In Brother Bear 2, Kenai awakens from his first hibernation to find that spring has arrived (Kenai separated from Denahi, Tanana, and his villagers to care for Koda, but may still visit them offscreen). Even with snow on the ground and the trees still bare, love is decidedly in the air. Kenai and Koda scoff at the notion of romance, but Tug (the large, dark brown bear from the first film) cautions them (Kenai in particular) that "You can't run from love. It has a way of tracking you down." Kenai laughs, but later has a dream about Nita, a girl he used to know when he was young and a human. During the dream, Kenai saves Nita after she falls into water, Kenai gives her his amulet to remember him by before they paint a picture of themselves on a cave wall. After Nita has move home with her tribe,
Meanwhile, in her own village, Nita is preparing for her wedding to a man named Atka. But when the big moment arrives, the ceremony was interrupted by the great spirits. The earthquake destroyed everything in its path, it is revealed that Nita cannot marry Atka. The reason for this is because Kenai gave Nita his amulet. What neither Kenai nor Nita realized was that the amulet bonded them as one. The only way for Nita to marry Atka is to go with Kenai to Hokani Falls, where he first gave her the amulet, and burn it.
Nita finds Kenai and manages to convince him to help her. But during the course of their three-day journey, their old friendship sprouts anew and flourishes. When Nita asks Kenai if he misses being human, he says yes. This causes Koda to run away up a mountain, thinking Kenai will leave him. A worried Kenai and Nita look for Koda as a snowstorm hits. They initially have no luck and Kenai keeps going, not noticing that Nita is stopping. Nita finds Koda, but an avalanche starts and as Nita screams, Kenai turns around and sees the snow heading right for them. The two are pushed down the mountain and soon get buried by the raging snow. Kenai rushes to save them and tells Koda he will never leave him. Despite the fact that both are developing feelings for one another, Kenai and Nita burn the amulet and Nita returns to her village, only to find that where the amulet kept her from marrying Atka before, now her heart will not let her marry him either.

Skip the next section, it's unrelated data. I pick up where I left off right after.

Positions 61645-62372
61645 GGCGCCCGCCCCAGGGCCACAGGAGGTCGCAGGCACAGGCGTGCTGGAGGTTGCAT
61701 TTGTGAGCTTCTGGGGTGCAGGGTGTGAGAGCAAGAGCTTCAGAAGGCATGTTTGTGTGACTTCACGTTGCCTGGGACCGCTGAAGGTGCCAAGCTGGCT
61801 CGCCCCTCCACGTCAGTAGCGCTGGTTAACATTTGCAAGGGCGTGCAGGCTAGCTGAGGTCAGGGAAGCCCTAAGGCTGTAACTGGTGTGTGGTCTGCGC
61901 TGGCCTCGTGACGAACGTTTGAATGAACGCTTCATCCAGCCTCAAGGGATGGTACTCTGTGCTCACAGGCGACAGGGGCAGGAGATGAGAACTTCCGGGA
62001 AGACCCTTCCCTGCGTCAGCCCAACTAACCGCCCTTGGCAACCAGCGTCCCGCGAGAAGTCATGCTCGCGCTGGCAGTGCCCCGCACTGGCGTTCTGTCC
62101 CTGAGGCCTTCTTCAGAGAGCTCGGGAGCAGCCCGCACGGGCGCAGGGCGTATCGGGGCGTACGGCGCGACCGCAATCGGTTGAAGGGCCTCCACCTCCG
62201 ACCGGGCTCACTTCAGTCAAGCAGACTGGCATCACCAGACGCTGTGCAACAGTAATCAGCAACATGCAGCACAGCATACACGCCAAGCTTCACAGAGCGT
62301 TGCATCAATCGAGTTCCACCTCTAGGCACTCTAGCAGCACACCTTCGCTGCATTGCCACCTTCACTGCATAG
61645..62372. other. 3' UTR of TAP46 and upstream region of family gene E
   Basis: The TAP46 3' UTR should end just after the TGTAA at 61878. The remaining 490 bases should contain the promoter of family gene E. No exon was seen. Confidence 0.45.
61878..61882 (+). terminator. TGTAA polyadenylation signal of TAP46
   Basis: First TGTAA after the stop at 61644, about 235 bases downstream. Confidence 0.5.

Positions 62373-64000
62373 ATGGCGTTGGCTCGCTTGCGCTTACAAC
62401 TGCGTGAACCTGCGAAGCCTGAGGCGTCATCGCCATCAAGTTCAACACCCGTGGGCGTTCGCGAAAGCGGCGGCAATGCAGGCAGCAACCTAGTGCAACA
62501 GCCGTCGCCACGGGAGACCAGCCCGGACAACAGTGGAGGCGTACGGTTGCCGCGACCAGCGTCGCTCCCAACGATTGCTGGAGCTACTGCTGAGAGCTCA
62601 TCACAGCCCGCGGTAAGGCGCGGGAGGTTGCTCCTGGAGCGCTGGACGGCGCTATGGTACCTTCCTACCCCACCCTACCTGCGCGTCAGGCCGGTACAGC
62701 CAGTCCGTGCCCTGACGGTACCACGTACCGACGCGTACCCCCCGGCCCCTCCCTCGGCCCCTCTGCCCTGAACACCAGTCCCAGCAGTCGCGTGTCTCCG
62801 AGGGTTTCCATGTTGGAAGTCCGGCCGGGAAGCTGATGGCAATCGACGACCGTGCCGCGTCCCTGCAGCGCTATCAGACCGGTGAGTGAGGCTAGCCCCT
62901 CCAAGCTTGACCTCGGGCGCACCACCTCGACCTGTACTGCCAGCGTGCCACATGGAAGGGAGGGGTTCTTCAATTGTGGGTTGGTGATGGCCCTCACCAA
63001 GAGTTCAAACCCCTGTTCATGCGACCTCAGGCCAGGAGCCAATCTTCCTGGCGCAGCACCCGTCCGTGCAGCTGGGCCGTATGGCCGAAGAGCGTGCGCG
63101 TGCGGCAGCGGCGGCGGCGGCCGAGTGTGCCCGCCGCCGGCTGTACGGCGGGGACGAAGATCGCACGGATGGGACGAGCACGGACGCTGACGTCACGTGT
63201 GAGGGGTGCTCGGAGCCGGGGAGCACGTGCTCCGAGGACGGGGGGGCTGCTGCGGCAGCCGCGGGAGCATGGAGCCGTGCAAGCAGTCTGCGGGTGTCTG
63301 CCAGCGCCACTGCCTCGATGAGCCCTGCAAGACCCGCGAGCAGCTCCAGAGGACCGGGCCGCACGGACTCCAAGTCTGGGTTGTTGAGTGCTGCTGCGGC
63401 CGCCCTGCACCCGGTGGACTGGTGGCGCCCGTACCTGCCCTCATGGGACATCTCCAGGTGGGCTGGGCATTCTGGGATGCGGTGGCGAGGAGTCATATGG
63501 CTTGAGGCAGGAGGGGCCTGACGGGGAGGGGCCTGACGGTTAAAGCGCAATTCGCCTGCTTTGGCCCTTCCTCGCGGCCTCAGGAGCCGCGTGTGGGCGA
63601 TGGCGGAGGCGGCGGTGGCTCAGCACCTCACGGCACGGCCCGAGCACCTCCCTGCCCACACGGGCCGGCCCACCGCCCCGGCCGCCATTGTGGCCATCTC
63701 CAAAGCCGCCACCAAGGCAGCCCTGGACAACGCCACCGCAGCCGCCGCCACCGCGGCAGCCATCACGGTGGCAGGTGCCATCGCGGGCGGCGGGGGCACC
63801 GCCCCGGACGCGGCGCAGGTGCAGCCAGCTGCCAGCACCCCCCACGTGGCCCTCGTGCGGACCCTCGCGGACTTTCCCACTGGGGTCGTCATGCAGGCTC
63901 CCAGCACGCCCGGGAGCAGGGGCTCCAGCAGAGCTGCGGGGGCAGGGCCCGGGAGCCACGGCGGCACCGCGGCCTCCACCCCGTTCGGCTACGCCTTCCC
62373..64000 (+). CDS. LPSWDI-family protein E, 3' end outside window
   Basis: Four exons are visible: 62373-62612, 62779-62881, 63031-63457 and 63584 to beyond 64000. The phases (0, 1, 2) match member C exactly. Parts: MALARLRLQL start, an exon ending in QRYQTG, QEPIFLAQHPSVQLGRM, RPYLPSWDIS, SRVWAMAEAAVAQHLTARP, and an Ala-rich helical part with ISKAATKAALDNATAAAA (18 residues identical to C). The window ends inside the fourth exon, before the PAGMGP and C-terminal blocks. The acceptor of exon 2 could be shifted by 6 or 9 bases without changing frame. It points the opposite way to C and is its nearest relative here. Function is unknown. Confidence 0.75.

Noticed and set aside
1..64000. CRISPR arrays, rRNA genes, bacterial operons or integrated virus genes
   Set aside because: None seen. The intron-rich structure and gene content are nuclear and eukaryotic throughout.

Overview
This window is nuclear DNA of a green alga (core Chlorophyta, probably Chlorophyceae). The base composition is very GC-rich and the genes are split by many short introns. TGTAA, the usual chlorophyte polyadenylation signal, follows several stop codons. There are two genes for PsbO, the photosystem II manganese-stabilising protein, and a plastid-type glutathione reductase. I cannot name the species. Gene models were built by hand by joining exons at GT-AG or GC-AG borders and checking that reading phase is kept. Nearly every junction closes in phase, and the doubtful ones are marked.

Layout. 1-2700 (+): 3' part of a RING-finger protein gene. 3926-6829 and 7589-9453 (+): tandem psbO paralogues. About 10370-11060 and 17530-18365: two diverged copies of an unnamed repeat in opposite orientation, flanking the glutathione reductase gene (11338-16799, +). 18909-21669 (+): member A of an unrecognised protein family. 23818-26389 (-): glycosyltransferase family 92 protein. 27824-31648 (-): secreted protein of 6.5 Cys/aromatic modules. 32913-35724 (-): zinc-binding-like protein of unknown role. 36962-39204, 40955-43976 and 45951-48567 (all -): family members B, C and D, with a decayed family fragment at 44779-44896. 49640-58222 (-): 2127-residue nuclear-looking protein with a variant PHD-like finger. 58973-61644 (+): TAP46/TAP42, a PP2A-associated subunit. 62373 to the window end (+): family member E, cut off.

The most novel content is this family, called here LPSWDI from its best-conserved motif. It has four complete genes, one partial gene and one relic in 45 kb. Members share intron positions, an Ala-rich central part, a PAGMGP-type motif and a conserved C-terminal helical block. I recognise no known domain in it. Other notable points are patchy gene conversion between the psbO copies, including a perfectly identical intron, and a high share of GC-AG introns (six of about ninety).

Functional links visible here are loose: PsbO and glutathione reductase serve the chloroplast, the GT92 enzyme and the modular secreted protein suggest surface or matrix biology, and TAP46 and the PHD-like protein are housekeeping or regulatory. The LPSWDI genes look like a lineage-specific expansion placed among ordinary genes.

When Kenai wakes up the next morning, his moose friends inform him that Koda has gone to Nita's village to get her back. Kenai races to the village, knowing Koda will be killed. Back at the village, the villagers spot Koda and chase him up a tree. Then, Kenai races over to the rescue grab Koda and flees. Nita hears the commotion outside and runs out of her tent. She is horrified when Atka goes after Kenai and Koda. She then chases after them to try to stop Atka. Atka chased Kenai into the mountains. Kenai hides Koda and runs off to distract the hunters. Atka finds Kenai and corners him on a cliff. They fight and Kenai is about to kill Atka when Nita runs over and yells at him to stop, but it's too late. Kenai lets Atka go and while he is distracted, Atka throws some embers in his face and kicks him off the cliff.